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What Christians should pray for in times of persecution

Missionaries at North Korea's Universities

It is obvious that Christians all over the world are experiencing persecution. Many Christians have been killed and many are homeless due to the works of the enemies of the Gospel. In many countries, Christians are marginalized, denied jobs, beaten, and murdered.

In the midst of these challenges, are we supposed to accept defeat, deny our faith and stop preaching Christ? Or do we risk all and continue even when it is apparent that it is a matter of life and death? Many missionaries have abandoned their fields of primary assignments and only 3% of Christian missionaries worldwide focus on unreached people groups. The major reason why the unreached have been starved of the Gospel is because of persecution. Every wave of persecution is aimed at stopping the spread of the Gospel.

In a time like this what do we do? The first resort we have as Christians is always prayer. In Nigeria, individual Christians and churches have organized prayer meetings everywhere. We often pray that God should take away persecution from us. However, I have realized that during the time of persecution in the Bible, the saints also resorted to prayers, but theirs were qualitatively different from ours. After Peter and John were released by the Sanhedrin with the warning of not to speak further in the name of Christ, they lifted their voice with one accord and prayed.  A close look at the content of their prayer might be of help to us today.

“And when they heard it, they lifted their voices together to God and said, “Sovereign Lord, who made the heaven and the earth and the sea and everything in them, who through the mouth of our father David, your servant, said by the Holy Spirit, ‘Why did the Gentiles rage, and the peoples plot in vain? The kings of the earth set themselves, and the rulers were gathered together, against the Lord and against his Anointed’ for truly in this city there were gathered together against your holy servant Jesus, whom you anointed, both Herod and Pontius Pilate, along with the Gentiles and the peoples of Israel, to do whatever your hand and your plan had predestined to take place. And now, Lord, look upon their threats and grant to your servants to continue to speak your word with all boldness, while you stretch out your hand to heal, and signs and wonders are performed through the name of your holy servant Jesus” (Acts 4:24-30).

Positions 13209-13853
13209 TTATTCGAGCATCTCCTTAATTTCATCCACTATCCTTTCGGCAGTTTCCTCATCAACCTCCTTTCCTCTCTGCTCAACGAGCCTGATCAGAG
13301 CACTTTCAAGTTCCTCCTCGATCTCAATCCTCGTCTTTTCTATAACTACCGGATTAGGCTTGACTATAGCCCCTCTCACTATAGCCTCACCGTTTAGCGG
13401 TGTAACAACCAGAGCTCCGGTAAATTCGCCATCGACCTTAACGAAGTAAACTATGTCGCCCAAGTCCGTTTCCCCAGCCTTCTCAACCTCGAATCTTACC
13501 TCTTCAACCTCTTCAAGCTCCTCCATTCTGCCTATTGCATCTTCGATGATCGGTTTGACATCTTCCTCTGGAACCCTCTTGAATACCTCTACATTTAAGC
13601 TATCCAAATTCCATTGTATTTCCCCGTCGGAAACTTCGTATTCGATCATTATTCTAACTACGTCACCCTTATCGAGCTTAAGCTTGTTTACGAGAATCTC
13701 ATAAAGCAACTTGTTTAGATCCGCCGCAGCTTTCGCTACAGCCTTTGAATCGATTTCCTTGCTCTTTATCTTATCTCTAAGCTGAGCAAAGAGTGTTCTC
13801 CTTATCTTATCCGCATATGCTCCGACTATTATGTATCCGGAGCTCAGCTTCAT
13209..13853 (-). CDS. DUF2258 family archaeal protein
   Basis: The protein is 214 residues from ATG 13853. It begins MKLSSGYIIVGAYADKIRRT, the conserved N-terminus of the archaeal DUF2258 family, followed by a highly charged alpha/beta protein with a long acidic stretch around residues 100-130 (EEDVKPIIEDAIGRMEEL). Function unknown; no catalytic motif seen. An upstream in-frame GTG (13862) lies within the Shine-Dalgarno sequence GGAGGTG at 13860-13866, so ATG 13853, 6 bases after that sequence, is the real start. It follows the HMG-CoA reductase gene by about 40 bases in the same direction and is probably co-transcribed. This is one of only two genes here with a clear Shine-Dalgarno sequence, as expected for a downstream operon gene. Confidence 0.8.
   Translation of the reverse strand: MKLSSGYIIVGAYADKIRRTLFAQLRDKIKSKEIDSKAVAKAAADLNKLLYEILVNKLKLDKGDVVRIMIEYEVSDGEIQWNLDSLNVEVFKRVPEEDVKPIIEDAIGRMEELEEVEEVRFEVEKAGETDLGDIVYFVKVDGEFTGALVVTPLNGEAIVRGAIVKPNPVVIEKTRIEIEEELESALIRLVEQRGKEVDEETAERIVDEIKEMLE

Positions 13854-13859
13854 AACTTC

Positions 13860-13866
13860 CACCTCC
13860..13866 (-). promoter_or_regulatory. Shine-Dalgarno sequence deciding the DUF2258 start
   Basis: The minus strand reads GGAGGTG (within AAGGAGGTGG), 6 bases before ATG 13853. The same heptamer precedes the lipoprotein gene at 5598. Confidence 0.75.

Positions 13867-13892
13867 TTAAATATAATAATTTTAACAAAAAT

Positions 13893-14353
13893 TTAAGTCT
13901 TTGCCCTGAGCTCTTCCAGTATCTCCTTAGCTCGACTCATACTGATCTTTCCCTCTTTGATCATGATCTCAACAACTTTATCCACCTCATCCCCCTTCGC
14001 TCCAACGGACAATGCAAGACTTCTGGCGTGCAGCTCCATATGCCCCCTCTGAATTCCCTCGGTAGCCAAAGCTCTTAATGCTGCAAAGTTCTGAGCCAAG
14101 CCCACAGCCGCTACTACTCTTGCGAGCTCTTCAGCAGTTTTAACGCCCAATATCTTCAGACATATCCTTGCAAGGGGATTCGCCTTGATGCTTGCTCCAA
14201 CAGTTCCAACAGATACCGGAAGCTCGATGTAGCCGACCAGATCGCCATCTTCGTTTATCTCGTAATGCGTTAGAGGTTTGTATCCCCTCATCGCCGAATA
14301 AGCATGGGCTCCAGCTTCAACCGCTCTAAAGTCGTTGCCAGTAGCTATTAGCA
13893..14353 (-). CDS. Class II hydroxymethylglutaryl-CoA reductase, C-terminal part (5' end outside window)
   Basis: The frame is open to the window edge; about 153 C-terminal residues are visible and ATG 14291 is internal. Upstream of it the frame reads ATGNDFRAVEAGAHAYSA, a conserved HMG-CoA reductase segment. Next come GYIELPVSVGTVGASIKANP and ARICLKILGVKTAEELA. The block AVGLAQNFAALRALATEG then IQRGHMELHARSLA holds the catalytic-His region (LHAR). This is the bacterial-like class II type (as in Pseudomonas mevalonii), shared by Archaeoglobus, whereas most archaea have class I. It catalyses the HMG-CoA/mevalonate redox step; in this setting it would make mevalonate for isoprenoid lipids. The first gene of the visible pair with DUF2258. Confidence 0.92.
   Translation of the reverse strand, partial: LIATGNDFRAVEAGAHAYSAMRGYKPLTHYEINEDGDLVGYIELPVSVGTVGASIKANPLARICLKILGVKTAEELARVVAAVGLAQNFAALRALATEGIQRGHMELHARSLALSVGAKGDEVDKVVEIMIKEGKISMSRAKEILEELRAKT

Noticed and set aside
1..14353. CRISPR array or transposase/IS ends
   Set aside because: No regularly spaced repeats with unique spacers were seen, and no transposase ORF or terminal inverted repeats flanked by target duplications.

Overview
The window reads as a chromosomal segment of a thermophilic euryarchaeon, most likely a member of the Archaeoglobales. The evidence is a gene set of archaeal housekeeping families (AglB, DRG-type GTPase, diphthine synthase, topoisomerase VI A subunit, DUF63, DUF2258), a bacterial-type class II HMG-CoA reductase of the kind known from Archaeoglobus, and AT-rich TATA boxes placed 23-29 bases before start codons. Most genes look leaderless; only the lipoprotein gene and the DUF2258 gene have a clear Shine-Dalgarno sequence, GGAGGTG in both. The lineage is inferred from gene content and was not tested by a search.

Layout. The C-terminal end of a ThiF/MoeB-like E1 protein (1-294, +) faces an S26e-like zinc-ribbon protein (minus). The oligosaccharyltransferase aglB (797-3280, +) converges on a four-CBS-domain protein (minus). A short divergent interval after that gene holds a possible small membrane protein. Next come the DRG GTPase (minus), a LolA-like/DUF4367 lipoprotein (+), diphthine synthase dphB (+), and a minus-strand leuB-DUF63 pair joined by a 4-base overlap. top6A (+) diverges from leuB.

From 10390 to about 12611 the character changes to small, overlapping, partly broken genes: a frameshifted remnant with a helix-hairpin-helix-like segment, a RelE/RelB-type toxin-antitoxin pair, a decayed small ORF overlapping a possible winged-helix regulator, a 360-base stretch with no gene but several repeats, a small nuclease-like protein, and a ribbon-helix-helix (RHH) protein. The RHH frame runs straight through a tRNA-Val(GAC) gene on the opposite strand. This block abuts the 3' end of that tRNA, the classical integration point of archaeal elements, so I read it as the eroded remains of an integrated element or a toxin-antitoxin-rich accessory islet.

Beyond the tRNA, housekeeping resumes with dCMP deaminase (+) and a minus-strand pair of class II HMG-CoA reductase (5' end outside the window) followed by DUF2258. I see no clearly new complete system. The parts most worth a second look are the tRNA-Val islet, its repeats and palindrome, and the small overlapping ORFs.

They prayed with one accord, extolled God, referred to His words, showed Him their predicaments and the threats of the enemies and asked Him for boldness to continue to preach Christ and that He should confirm His words with signs and wonders as they go about preaching. They did not ask for protection or that God should take away the persecution and kill all the persecutors. These are men and women who understood that persecutions and attacks are unavoidable in Christianity since Jesus has told them to get prepared (Luke 12:4-11, Mathew 10:23).

In my opinion, I recommend that persecuted Christians should take an example from the early Christians and pray the way they did. My fear is that many of us will not be willing to pray for the spirit of boldness because we love our lives too much and are not ready to take risks for the sake of the Gospel. Many Christians believe that Christianity is about comfort and wealth acquisition and will find it difficult to embrace persecution as a harbinger to glorification.

After receiving the Holy Ghost, the apostles remained in Jerusalem until persecution arose and scattered them all over the region. Persecution drove the church in Jerusalem out of its comfort zone. Maybe this current persecution will achieve the same end for those of us who are getting too comfortable in our cathedrals and mansions.

I am persuaded beyond every reasonable doubt that if we ask God to give us the boldness to preach Christ during persecution that He will grant our request. This will enable us to boldly reach out to the raging world with the Gospel and love of Christ. Maybe through Gospel intervention many of our persecutors will embrace Christ and become great instruments like Paul. At the end of the day, the risks that we take to reach the unreached can’t be compared with the risks of leaving them unevangelized.

Oscar Amaechina is the president of Afri-Mission and Evangelism Network, Abuja, Nigeria. His calling is to take the gospel to where no one has neither preached nor heard about Jesus. He is the author of the book Mystery Of The Cross Revealed.  

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